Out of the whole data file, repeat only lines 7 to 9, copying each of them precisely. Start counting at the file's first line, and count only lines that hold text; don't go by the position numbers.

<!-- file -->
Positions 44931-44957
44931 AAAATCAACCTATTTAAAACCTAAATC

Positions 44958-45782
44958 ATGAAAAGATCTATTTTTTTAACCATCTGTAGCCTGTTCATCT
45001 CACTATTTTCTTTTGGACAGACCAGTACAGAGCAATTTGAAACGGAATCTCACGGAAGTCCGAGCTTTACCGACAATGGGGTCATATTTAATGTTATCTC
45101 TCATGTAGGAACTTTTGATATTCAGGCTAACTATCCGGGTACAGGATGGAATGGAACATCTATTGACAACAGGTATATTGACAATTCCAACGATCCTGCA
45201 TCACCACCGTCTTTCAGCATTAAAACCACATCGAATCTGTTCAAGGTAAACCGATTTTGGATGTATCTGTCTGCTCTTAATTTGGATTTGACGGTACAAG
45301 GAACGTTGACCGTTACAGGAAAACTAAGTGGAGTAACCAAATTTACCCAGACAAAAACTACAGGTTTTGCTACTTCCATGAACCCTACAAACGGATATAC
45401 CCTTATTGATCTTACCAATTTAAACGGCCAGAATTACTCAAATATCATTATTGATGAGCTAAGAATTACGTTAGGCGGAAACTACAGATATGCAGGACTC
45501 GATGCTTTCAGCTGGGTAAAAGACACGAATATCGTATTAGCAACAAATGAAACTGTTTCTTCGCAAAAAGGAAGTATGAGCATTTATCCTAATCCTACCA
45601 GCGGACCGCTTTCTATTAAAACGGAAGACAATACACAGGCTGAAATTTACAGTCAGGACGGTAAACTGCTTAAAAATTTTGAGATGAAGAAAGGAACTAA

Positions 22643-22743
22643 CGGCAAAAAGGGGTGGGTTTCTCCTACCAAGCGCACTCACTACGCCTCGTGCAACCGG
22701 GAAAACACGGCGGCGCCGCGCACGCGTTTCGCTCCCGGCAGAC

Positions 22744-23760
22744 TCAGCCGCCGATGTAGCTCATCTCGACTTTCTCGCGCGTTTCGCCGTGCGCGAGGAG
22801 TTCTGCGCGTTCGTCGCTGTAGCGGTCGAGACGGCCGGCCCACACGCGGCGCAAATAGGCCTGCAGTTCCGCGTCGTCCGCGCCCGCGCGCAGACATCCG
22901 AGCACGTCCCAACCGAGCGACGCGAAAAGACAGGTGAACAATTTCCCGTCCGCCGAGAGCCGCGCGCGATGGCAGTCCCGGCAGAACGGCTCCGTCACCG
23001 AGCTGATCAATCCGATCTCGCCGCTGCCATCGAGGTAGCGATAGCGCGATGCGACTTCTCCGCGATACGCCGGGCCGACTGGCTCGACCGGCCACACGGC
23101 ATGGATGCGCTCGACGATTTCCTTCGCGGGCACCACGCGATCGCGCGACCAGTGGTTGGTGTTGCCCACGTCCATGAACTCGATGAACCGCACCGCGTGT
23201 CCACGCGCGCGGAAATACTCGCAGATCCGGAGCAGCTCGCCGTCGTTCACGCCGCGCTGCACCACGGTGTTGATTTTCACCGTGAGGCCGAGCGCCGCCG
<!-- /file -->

45201 TCACCACCGTCTTTCAGCATTAAAACCACATCGAATCTGTTCAAGGTAAACCGATTTTGGATGTATCTGTCTGCTCTTAATTTGGATTTGACGGTACAAG
45301 GAACGTTGACCGTTACAGGAAAACTAAGTGGAGTAACCAAATTTACCCAGACAAAAACTACAGGTTTTGCTACTTCCATGAACCCTACAAACGGATATAC
45401 CCTTATTGATCTTACCAATTTAAACGGCCAGAATTACTCAAATATCATTATTGATGAGCTAAGAATTACGTTAGGCGGAAACTACAGATATGCAGGACTC